The polarising corporate tax cut championed by US President Donald Trump and the Republican Party has left tech giant Apple very cash rich.
Under the new bill, which was signed into law just before Christmas, Apple will be able to bring US$252 billion ($351b) of its overseas cash back to the United States at a tax rate of 15.5 per cent versus the previous 35 per cent, DailyMail.com reported.
That would leave the company with approximately US$220b after taxes.
And with all that cash on hand, talk is now turning to what companies Apple might try to scoop up, and one stands out above all others according to CitiGroup analysts - Netflix.
Analysts Jim Suva and Asiya Merchant said in a note to investors last month that there is a 40 per cent chance that Apple would make a play to buy Netflix.
"The firm has too much cash — nearly $250 billion — growing at $50 billion a year," wrote Suva and Merchant.
"This is a good problem to have. Historically, Apple has avoided repatriating cash to the US to avoid high taxation. As such, tax reform may allow Apple to put this cash to use. With over 90 per cent of its cash sitting overseas, a one-time 10 per cent repatriation tax would give Apple $220 billion for M&A or buybacks."
It would make sense for Apple, who have dominated a number of markets such as music but failed to find a foothold in the worlds of television and movies, where they have been surpassed by Netflix, Hulu and Amazon, among others.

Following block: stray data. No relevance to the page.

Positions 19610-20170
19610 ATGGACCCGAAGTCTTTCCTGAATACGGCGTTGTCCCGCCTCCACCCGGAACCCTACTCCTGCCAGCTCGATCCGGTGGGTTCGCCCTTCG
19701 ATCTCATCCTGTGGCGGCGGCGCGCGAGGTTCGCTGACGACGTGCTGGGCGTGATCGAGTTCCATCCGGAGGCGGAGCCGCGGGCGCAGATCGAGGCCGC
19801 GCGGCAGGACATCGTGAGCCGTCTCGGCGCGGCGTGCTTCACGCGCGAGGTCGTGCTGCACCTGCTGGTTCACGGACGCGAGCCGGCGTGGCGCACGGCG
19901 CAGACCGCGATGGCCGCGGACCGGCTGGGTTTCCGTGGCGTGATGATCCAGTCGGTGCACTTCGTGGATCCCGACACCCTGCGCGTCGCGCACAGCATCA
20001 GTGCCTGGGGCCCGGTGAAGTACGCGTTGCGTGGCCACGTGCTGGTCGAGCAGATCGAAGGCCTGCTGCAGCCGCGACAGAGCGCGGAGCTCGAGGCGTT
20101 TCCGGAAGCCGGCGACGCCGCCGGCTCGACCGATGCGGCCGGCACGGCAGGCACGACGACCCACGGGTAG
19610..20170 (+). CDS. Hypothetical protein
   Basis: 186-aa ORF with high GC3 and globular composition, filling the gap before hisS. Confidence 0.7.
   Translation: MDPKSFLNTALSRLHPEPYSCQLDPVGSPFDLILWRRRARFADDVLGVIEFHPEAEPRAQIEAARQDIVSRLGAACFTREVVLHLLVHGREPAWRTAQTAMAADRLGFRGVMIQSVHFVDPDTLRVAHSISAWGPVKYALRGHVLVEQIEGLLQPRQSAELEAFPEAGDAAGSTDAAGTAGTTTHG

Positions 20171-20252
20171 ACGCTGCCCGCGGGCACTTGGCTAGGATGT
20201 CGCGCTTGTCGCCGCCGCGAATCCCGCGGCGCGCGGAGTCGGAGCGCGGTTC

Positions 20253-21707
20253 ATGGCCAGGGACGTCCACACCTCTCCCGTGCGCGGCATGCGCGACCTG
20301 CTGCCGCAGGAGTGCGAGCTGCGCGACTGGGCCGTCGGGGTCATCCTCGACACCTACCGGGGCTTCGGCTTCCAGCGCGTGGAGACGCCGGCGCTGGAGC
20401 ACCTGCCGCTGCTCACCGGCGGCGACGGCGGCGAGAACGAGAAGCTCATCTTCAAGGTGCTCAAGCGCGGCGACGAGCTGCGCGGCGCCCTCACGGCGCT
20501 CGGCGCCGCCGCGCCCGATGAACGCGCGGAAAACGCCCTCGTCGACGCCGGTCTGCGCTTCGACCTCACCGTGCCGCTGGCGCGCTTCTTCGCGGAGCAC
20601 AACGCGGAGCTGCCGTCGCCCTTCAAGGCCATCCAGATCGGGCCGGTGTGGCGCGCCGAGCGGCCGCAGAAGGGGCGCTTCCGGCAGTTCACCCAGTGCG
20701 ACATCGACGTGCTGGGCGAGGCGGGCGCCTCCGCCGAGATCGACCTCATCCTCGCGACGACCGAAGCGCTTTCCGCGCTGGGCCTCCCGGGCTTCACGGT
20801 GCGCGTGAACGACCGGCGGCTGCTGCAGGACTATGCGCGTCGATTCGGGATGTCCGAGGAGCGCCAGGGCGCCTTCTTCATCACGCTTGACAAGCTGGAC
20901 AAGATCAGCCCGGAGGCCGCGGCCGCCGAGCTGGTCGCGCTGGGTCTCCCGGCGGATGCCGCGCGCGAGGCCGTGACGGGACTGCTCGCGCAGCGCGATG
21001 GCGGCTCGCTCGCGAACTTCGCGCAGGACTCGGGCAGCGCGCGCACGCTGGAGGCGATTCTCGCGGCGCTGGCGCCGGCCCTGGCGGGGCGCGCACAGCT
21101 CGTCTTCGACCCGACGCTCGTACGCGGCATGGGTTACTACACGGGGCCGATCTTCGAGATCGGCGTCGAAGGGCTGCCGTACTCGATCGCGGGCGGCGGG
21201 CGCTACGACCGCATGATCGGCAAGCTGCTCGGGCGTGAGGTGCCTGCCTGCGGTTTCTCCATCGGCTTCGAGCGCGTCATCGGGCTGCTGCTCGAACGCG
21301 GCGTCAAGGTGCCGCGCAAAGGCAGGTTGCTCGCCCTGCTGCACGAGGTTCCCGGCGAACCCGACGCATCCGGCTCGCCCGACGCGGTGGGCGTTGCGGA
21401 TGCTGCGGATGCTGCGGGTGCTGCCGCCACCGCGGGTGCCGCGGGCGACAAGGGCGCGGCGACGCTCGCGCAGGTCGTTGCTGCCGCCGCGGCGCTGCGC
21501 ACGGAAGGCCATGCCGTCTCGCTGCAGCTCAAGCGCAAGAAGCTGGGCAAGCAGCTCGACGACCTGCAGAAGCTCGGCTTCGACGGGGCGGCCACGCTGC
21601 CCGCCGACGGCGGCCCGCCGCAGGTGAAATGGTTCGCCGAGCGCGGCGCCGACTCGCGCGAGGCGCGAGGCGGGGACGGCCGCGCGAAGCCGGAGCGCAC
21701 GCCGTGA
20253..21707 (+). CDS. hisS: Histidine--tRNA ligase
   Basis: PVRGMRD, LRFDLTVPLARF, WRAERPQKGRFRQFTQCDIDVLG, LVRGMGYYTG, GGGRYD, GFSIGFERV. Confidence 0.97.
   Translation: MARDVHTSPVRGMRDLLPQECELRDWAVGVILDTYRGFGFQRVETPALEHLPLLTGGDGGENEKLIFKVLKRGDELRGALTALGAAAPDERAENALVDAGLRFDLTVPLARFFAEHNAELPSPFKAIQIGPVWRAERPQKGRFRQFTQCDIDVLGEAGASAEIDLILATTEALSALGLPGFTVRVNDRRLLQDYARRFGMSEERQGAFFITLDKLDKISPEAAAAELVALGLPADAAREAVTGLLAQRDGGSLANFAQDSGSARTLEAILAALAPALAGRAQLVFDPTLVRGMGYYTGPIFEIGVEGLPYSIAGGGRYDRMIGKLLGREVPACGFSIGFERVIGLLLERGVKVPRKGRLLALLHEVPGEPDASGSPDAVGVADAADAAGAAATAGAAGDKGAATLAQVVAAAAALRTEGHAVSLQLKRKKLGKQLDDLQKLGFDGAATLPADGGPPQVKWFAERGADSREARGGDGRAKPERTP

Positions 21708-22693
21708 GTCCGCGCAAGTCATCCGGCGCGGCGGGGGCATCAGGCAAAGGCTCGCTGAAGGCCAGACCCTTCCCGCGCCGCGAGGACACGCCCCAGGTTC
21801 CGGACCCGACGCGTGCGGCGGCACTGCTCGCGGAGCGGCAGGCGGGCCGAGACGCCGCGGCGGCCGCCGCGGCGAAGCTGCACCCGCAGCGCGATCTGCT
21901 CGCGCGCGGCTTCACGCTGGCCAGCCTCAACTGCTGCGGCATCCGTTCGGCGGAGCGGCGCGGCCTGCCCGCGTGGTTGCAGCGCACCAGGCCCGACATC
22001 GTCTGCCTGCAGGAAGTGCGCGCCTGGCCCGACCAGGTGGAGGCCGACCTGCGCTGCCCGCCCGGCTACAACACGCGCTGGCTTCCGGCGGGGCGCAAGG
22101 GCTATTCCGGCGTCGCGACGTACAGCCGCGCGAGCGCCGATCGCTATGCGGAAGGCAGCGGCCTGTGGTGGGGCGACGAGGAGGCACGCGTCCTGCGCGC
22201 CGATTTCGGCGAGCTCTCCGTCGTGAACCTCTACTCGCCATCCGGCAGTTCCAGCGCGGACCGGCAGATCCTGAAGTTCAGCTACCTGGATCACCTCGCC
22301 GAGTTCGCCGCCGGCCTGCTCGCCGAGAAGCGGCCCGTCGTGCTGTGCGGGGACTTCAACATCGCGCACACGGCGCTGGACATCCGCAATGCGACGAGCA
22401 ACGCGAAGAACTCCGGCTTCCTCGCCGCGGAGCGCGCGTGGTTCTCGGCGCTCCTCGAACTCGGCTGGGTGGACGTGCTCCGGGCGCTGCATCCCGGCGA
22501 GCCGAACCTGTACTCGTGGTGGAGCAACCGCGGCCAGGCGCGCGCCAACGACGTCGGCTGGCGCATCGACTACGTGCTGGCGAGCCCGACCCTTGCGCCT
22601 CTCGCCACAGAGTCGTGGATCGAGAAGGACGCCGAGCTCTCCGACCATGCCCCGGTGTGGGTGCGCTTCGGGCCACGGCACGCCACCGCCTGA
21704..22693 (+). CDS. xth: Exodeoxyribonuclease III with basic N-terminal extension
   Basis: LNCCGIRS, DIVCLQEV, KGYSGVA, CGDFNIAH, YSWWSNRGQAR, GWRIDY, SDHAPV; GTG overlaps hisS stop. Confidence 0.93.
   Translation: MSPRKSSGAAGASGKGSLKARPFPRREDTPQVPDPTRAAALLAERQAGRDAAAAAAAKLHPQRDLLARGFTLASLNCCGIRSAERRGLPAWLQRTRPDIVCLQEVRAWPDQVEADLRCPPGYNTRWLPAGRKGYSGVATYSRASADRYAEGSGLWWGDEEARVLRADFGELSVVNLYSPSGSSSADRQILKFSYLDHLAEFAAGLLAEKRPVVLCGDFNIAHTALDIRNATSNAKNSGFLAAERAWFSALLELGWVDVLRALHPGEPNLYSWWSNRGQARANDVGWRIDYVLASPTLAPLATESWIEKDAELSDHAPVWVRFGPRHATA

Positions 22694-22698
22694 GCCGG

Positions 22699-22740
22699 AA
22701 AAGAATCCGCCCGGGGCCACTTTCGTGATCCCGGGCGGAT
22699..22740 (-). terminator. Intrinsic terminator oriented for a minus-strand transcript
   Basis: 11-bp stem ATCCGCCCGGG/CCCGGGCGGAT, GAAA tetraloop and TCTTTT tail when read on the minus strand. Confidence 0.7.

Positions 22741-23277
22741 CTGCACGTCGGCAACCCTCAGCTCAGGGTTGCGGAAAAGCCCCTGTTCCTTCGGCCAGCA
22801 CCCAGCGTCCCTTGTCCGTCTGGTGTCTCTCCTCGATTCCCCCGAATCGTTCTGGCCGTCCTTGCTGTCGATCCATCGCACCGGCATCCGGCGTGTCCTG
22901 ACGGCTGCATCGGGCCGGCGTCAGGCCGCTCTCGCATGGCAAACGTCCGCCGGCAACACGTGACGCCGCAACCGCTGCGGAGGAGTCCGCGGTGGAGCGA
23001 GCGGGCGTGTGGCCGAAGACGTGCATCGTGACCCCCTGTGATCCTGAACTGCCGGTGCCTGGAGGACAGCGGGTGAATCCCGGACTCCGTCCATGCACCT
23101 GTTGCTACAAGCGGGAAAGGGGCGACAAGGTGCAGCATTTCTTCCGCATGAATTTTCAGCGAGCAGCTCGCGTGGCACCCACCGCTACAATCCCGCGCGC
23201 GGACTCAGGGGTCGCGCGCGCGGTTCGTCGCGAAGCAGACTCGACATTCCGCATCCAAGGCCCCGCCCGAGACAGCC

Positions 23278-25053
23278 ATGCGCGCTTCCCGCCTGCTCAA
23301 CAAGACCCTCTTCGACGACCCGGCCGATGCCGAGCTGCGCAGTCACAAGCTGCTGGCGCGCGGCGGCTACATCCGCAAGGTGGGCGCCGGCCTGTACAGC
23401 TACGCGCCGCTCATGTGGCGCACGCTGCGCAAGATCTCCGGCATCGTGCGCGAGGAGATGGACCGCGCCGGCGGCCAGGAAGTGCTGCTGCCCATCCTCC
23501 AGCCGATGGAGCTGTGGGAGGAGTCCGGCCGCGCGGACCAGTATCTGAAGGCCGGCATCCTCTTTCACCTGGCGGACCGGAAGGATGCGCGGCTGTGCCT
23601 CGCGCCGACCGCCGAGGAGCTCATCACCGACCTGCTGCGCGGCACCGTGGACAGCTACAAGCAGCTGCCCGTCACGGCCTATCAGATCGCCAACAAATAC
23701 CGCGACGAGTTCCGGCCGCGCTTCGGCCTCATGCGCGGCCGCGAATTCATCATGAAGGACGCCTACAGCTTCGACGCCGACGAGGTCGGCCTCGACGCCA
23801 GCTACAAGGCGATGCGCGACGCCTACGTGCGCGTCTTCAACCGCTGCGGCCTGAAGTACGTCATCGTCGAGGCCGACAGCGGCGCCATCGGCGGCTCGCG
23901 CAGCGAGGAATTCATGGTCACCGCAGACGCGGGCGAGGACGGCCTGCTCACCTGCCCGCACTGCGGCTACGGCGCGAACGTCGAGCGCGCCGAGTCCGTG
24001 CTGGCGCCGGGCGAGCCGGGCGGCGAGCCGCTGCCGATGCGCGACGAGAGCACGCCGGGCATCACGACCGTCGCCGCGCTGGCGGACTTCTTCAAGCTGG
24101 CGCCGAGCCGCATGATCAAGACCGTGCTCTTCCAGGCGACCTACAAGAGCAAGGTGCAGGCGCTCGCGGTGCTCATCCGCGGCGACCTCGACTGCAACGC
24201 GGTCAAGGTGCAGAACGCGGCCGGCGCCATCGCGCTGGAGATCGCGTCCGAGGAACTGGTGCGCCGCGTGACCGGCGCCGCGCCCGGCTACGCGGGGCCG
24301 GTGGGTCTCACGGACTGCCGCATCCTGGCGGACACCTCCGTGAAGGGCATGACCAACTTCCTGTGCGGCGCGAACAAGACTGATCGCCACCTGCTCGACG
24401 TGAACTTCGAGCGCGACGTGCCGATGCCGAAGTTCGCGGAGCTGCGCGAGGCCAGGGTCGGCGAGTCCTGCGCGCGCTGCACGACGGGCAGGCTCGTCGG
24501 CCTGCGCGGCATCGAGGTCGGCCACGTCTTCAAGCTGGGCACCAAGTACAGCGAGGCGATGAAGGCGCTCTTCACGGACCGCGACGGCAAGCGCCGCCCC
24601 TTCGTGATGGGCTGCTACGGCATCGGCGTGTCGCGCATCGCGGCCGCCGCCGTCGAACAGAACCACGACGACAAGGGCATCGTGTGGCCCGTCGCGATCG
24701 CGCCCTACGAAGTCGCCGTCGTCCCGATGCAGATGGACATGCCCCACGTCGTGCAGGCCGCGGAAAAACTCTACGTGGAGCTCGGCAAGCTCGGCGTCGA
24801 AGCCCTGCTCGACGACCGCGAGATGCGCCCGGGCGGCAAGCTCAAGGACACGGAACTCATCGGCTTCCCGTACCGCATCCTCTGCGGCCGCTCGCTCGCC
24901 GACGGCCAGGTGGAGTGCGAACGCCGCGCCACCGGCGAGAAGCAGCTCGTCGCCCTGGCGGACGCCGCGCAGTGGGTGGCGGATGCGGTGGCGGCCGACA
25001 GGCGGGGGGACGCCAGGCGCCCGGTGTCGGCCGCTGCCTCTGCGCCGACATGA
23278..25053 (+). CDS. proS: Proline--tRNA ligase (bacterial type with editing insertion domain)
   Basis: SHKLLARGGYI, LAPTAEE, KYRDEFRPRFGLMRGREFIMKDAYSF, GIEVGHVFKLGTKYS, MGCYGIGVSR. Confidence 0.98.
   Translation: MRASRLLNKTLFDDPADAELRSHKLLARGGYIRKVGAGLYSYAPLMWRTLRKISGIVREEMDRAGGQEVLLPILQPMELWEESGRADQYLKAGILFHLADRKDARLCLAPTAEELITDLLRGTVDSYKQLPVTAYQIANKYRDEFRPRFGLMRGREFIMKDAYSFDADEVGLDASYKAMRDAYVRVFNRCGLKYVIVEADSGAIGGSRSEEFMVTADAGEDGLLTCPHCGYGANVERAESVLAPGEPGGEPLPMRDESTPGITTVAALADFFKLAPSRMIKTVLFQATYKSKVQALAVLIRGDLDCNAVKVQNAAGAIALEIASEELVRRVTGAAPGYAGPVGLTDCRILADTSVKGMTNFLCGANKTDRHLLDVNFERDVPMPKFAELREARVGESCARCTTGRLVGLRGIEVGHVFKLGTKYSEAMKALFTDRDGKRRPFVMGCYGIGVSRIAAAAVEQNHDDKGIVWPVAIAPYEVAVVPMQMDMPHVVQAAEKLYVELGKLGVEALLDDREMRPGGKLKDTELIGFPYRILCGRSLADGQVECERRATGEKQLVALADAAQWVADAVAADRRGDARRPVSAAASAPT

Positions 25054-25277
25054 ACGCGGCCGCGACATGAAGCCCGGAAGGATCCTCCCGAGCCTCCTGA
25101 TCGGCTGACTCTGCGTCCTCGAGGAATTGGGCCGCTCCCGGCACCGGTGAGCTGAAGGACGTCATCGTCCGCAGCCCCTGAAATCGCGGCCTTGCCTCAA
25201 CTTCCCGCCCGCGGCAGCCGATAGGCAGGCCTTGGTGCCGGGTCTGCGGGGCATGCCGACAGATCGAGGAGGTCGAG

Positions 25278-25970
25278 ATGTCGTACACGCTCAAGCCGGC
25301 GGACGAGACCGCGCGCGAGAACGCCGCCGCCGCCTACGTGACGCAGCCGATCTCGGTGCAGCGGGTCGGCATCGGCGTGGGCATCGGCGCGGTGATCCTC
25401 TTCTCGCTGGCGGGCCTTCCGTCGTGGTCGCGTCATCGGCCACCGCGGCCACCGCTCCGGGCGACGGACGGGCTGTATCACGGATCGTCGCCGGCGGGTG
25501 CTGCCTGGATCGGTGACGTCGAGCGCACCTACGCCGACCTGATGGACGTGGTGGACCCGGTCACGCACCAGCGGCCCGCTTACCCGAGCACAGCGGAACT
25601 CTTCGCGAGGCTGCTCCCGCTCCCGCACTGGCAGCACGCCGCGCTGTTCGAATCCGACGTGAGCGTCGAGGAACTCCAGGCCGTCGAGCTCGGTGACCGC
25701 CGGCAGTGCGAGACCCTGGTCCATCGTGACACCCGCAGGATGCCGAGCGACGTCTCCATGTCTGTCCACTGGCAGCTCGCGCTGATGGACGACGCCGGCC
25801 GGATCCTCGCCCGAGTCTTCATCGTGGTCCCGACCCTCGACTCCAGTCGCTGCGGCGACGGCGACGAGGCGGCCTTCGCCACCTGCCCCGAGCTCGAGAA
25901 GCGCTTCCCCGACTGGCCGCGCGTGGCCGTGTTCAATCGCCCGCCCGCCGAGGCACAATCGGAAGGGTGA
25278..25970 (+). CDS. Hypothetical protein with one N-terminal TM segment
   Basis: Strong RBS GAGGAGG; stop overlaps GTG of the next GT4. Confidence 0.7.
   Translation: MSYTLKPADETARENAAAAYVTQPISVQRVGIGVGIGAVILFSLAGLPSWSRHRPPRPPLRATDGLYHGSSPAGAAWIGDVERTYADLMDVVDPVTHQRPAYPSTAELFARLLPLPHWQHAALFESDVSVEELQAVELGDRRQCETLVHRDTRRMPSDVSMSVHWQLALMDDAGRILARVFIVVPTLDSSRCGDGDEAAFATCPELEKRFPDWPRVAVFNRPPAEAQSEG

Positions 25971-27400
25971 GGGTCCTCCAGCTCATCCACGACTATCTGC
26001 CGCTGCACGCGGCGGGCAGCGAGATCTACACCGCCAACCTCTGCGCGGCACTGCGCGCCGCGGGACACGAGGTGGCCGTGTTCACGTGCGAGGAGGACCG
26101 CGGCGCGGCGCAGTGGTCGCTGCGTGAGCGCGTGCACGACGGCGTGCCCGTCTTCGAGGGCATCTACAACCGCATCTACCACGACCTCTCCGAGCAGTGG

The purchase of Netflix would not deplete their war chest either, with the streaming giant currently valued at US$85b.
This means that should Apple move the cash back they would also be looking to grab some other properties.
There are however a number of reasons why this sale is highly unlikely, starting with the purchase price.
Apple has been reluctant to splash out large amounts of cash to acquire other companies, and the most the tech giant has ever put up was back in 2014 when it paid US$3b for Beats.
That is also the only purchase Apple has made that was over nine figures, with the next highest being the US$400 million it recently paid for Shazam.
In comparison, Disney has paid US$7.4b for Pixar (2006); US$4b for Marvel (2009); US$4b for LucasFilm (2012); US$1.5b for BamTech (2015); and to top it all off, US$52.4b for parts of 21st Century Fox (2017).
Disney meanwhile is listed as the second-most likely company that Apple would acquire according to Suva and Merchant.
And while Apple may not have had major success in streaming, that seems very likely to change thanks to an announcement in November that the company was in production on their first scripted series.
There is no guarantee that the show will be successful, but given the fact that it stars Reese Witherspoon and Jennifer Aniston it is likely to be a strong performer.
That series was given a two-season order after Apple won an aggressive bidding war, but it remains unclear how they will release the program.
At the same time, Apple is also set to revive the fantasy and science fiction program Amazing Stories that ran in the 80s, and will be bringing back the creator of the show to work on the project - Steven Spielberg.
Bryan Fuller, the beloved creator of cult classics such a Pushing Daisies, Wonderfalls and Dead Like Me, is also attached to produce.
There is also a chance the company would try to buy back shares, which would result in high dividends for its shareholders.
And while Apple will surely move some portion of its overseas money back, there is a very good chance that it keeps a good amount of the cash where it is, based on their cautious nature in the past.